Nearly half of patients with suspected synthetic-cannabinoid-receptor agonist (SCRA) intoxication test negative for an SCRA, and many test positive for another substance, researchers report.
“Clinicians caring for patients with reported synthetic-cannabinoid exposures must have a high index of suspicion for other drugs of abuse, trauma, or other medical conditions, and should evaluate and treat accordingly,” said Dr. Maryann Mazer-Amirshahi from Georgetown University School of Medicine, in Washington, D.C.
“Additionally, for patients that are exposed to synthetic cannabinoids, look out for new or different symptoms and complications, as the chemical composition of these agents is rapidly evolving,” she told Reuters Health by email.
SCRAs, sometimes referred to as “K2” or “Spice,” have become popular recreational drugs due to their easy availability, legal ambiguity, inability to be detected by current drug screens, and the potent high associated with their use.
Acute SCRA intoxication presents with a wide range of symptoms and poses significant challenges to emergency medicine clinicians seeking to identify and manage these patients.
Dr. Mazer-Amirshahi and colleagues sought to characterize and confirm the constituents of reported or suspected SCRA exposures presenting to two academic emergency departments in Washington, D.C.
Among the 128 unique patients included in the study, only 71 (55.5 percent) tested positive for an SCRA. Most (40 out of 71) were positive for an SCRA alone, but 31 were positive for an SCRA and another substance.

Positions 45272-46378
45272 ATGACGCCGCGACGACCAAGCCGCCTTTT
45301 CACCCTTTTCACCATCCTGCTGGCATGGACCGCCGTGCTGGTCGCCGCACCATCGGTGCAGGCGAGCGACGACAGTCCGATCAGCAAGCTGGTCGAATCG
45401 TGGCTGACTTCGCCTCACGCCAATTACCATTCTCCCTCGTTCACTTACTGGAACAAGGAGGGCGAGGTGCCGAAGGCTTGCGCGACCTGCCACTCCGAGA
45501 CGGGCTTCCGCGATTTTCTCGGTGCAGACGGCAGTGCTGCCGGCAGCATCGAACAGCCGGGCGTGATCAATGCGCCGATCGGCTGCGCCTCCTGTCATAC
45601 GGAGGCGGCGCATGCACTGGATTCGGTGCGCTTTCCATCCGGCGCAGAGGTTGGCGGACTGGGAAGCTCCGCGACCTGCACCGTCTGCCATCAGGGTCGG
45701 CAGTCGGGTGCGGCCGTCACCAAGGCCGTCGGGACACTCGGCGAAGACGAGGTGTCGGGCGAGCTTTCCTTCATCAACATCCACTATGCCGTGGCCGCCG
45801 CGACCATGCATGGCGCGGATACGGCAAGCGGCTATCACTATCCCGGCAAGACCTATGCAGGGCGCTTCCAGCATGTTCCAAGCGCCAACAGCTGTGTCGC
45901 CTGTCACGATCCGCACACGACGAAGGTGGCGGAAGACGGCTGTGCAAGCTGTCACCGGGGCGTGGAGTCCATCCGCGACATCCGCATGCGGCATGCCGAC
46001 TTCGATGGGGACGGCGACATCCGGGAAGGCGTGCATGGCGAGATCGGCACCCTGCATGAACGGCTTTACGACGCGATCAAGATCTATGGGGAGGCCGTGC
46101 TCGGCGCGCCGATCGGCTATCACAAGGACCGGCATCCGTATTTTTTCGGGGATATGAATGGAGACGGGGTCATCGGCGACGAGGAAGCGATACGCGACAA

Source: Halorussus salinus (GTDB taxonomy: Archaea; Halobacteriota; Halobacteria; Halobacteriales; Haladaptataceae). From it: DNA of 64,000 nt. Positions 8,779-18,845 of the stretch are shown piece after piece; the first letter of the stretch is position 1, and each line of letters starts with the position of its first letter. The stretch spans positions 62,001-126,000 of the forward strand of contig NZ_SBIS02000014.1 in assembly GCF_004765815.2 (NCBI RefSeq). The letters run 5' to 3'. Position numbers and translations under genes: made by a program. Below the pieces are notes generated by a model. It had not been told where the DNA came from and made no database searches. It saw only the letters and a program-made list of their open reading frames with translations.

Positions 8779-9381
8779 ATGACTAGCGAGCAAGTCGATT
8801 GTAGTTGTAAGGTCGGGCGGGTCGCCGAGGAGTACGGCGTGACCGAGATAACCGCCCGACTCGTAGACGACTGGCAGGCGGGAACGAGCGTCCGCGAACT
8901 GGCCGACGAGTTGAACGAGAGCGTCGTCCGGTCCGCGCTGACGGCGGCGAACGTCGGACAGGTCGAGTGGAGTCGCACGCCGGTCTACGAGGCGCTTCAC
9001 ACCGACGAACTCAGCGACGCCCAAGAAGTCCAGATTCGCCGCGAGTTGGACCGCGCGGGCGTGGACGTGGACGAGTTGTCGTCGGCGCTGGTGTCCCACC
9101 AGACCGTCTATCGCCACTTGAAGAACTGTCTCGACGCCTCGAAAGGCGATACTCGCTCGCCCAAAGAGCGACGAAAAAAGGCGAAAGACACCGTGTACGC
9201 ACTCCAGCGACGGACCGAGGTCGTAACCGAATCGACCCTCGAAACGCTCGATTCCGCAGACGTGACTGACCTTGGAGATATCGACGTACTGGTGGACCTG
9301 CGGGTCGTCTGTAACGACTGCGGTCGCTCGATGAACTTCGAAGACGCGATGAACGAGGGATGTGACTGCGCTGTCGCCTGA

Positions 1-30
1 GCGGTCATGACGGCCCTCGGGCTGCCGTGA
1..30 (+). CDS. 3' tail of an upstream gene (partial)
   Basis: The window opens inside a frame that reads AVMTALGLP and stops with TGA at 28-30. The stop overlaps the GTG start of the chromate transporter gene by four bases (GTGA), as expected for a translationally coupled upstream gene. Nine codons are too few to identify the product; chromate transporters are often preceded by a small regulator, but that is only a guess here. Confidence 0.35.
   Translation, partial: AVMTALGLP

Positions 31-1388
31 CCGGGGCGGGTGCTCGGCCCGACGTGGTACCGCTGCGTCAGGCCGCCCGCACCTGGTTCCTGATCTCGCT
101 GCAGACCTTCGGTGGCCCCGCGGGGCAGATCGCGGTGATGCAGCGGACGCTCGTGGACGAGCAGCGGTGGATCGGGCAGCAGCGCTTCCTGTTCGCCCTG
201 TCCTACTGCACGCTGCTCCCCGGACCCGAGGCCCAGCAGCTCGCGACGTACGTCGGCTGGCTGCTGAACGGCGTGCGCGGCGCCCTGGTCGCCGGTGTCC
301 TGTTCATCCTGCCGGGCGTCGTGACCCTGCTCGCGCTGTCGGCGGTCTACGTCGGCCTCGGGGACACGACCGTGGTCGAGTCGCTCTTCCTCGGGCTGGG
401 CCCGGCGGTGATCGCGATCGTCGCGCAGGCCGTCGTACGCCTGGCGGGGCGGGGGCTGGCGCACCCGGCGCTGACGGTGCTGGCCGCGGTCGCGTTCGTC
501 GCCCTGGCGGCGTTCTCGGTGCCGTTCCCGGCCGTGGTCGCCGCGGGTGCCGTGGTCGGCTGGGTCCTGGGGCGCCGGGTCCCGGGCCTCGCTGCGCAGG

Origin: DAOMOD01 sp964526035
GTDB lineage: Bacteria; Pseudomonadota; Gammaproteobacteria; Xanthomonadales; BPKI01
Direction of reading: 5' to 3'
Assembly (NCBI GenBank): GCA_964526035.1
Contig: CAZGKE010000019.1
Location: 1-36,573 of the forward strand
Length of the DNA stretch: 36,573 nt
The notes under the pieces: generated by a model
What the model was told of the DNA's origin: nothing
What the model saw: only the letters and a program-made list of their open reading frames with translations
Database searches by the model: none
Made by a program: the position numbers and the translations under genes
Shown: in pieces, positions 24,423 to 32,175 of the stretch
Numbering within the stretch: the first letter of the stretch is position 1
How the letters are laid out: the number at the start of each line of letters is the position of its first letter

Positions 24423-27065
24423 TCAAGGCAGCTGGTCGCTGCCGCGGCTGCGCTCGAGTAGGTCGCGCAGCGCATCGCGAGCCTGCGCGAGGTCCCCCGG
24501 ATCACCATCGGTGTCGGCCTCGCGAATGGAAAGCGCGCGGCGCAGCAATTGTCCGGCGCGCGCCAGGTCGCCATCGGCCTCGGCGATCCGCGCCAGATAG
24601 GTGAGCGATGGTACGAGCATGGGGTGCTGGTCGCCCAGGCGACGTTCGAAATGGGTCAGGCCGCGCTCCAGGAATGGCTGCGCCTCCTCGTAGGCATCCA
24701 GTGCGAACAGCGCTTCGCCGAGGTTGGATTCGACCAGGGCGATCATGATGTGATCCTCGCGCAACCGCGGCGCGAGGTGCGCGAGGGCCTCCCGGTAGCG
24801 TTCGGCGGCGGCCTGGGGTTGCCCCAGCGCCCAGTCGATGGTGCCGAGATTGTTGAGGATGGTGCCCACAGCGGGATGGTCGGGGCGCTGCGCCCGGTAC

Among those testing positive, 12 were positive for two SCRAs, four were positive for three SCRAs, and two were positive for four SCRAs, the researchers report in the American Journal of Emergency Medicine.
Of the 57 patients who tested negative for an SCRA, 28 (21.9 percent overall) tested positive for another substance, the most common being tetrahydrocannabinol (THC) and phencyclidine (PCP). The rest (22.7 percent of patients overall) tested negative for SCRAs and toxicology screens.
The most commonly detected SCRAs were AB-fubinaca (39.4 percent), ADB-fubinaca (21.1 percent), AB-chminaca 3-methyl-butanoic acid (21.1 percent), ADB-chminaca (19.7 percent) and 5-flouro-PB-22 (11.3 percent).
“Not surprising, but interesting was the composition of the synthetic cannabinoids detected,” Dr. Mazer-Amirshahi said. “There was a significant shift in the chemical constituents from prior studies, which is a known trend to avoid legal regulation.”
“As providers, we need to be aware of potential anchoring bias when patients present with suspected synthetic cannabinoid exposure and be sure to perform a thorough evaluation,” she said. “I encourage providers to report suspected cases to their local poison centers. With synthetic cannabinoid products rapidly changing constituents, we can potentially see new or more severe adverse events related to these drugs. Reporting can help with surveillance and prevention efforts.”